“It’s burnt,” Casey said, “the pancake in the middle is cooked to a crisp.”
“You’re crazy,” Roger Decker said. Looking at the blackened cake, he frowned, “Didn’t notice that.”
“The hell you didn’t,” Elder insisted.
“Trade plates,” Decker offered.
“You’ve eaten half of yours already,” Casey said. Standing up, he marched to the stove and poured coffee. “You done that on purpose.”
“You can have mine,” Roger said. Standing also, he grabbed his coat then exited the cabin, slamming the door behind him. Making his way to the stream he began his daily tasks, working the rivulet in their elusive search for golden flecks in the sluice. After working alone in silence for a time, Elder joined him.
After twenty minutes, Casey Elder looked at his friend and could see he still steamed in anger. He put his black sand in the bag hanging on his side and looked back at Decker. He wanted to apologize, but sorry wasn’t something Casey found easy to say. Wading out of the water, he moved back to the cabin in silence, to change clothes and warm up by the fireplace.
Not long afterward, Roger realized his partner had left. Typical, lazy SOB, he thought. “Always trying to get out of work,” Roger said, informing the trees, snow banks, cold stream, and critters in earshot, of his partner’s shortcomings. He followed the declaration with a long stream of profanities.
The boys had outside worries that gnawed at them, and the close confinement exaggerated every concern, both insignificant or justified. Elder and Decker had watched claim after claim fall victim to the greed of claim jumpers, primarily one man. Even though their mine did not produce a lot, there was value in not taking too much to a bank at one time. Catching the eye of a claim jumper intent on a fast solution to line their own pockets, could prove to be a deadly mistake. Gold causes greed, and greed begets violence and death.
The boys were sitting on most of their gold. Under the floorboards of their cabin, the lion’s share of the dust sat in coffee cans, leather sacks, wooden crates, glass jars, and some pottery they purchased in an unsuccessful attempt to beautify their abode. Torn between banking just enough to not bring attention to themselves and their mine, while living with the fear that someone would rob them of all that gold under their cabin, preyed on their minds.
Perhaps all those different concerns added to the two men becoming quarrelsome. The spring wore on as the snow refused to melt and surrender its grip on the land. The men grew more irritable with each other with each passing day. Trudging down the mountain, they made their way to the smaller town of Nolan’s Creek, and their favorite bar.
A roughhewn building, the bar consisted of knotty pine board covered walls, inside and out, while broad planks of fir, with gaps between them, served as the floor. Three giant sized, empty beer barrels served as the foundation of the bar. And the bar itself, nothing more than a coarse piece of wood scavenged from a wagon, wobbled atop the casks. Behind the bar, shelves attached to the walls held bottles of some of the worst rye, bourbon, and scotch one could imagine. Were they not watered down, the foul liquids would blister the inside of a man’s mouth. And men paid good money for the “pleasure” of drinking this rotgut.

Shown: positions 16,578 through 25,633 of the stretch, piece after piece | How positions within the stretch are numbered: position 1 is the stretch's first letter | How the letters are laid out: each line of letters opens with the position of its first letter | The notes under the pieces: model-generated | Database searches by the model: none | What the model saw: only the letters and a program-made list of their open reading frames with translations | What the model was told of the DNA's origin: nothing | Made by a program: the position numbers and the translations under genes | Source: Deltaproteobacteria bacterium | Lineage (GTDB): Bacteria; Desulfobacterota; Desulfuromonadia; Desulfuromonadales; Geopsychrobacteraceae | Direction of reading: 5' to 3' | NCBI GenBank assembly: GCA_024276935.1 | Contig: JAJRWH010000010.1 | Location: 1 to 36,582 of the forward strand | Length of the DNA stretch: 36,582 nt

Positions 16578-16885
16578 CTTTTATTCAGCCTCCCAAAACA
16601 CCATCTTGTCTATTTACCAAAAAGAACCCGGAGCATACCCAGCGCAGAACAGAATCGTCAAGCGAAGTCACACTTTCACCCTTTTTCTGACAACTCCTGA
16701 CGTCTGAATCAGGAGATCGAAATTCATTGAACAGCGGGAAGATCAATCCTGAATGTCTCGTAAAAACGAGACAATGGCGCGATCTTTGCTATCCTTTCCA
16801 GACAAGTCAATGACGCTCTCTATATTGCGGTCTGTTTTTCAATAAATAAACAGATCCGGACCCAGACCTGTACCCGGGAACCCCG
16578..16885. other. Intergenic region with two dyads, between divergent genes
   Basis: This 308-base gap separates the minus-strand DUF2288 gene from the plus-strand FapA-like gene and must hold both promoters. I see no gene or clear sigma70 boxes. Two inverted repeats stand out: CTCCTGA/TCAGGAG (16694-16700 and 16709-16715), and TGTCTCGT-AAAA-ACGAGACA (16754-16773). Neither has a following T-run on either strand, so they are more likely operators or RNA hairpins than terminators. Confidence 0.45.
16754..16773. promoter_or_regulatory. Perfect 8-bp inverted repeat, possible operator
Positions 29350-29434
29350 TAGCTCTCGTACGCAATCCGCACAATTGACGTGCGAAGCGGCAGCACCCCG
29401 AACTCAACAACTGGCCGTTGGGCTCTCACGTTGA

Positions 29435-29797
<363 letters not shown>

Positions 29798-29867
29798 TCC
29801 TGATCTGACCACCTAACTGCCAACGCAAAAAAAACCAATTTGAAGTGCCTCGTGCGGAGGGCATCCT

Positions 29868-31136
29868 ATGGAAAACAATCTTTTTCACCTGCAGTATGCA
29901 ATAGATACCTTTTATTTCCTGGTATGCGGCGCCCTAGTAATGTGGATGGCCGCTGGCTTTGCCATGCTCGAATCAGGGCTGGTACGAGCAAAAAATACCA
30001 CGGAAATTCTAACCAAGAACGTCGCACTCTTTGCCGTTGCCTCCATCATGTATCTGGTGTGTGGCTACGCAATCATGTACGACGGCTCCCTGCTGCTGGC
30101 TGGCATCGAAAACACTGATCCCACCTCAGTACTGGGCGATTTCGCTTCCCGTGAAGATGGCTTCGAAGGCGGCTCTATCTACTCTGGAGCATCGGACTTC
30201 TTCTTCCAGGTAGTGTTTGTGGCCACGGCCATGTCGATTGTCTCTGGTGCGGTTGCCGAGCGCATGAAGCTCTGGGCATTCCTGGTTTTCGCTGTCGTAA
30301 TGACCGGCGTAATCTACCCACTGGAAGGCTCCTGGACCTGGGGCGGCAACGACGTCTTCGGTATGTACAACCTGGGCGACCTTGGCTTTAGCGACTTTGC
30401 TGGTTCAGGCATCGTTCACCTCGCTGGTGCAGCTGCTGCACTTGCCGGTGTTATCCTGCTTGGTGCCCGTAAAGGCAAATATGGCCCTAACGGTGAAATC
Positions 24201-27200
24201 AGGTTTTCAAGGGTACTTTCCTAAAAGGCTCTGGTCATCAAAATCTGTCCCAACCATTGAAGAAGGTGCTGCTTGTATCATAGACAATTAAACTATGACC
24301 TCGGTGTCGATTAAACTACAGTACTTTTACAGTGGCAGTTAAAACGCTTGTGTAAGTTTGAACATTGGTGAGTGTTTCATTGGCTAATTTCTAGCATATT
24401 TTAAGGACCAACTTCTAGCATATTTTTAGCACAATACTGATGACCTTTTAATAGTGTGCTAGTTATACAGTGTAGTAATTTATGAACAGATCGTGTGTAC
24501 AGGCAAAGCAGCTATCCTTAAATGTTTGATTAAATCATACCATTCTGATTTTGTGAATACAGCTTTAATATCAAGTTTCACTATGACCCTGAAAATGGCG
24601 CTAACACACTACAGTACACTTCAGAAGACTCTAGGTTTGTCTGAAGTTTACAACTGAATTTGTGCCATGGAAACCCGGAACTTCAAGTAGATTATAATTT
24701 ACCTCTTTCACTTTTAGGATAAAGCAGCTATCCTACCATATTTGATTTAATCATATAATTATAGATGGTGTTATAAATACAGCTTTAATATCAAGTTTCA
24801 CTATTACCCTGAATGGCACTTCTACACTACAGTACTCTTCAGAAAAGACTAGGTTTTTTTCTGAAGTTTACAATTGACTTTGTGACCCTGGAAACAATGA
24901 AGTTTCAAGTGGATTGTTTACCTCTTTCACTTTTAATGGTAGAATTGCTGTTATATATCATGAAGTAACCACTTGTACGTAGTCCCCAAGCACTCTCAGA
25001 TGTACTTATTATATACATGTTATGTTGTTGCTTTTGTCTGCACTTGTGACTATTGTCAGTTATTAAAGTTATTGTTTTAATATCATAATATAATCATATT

The beer was the main attraction. Freighted up from Denver City, it was a brew of dubious quality and age. Still, it didn’t strip the enamel off your teeth. Behind the main room lay the specialty room. A maze of hanging curtains concealed small areas where one could have privacy. The Saloon girls here weren’t near as good-looking as those down in Fulford. But then they didn’t cost as much either.
That fateful day, the boys sat in the saloon, near the big window at the front, bickering over beers. The quarrel grew louder and angrier over the hours as they brought up past petty grievances and their sobriety slipped away. Nonetheless, no one worried too much; the boys were as close as brothers.
One old timer miner, who worked in the California rush years before, said he could feel death when he heard the boys arguing that day. Sitting behind the two, he listened as the disagreement escalated. Once the hairs on the back of his neck rose, he did likewise and left the bar, posthaste.
“And another thing,” Decker snapped, “you’re lazier than an old yeller dog. I do most of the damn cooking, the cleaning, the repairs, while you sit on your ass playing solitaire. I take in more sand, nugget, and flake than you by twice.”
“Ah, that ain’t true. I pull my share,” Casey answered. The married patrons of the dive couldn’t help but see the similarity of this argument to those with their spouses.
“Your share of the drinking and eating,” Roger Decker spat back at him.
“You listen to me, you ungrateful…saddle bum! Why, any time you want to end this partnership, just say so,” Casey told him, his voice rising with each exchange.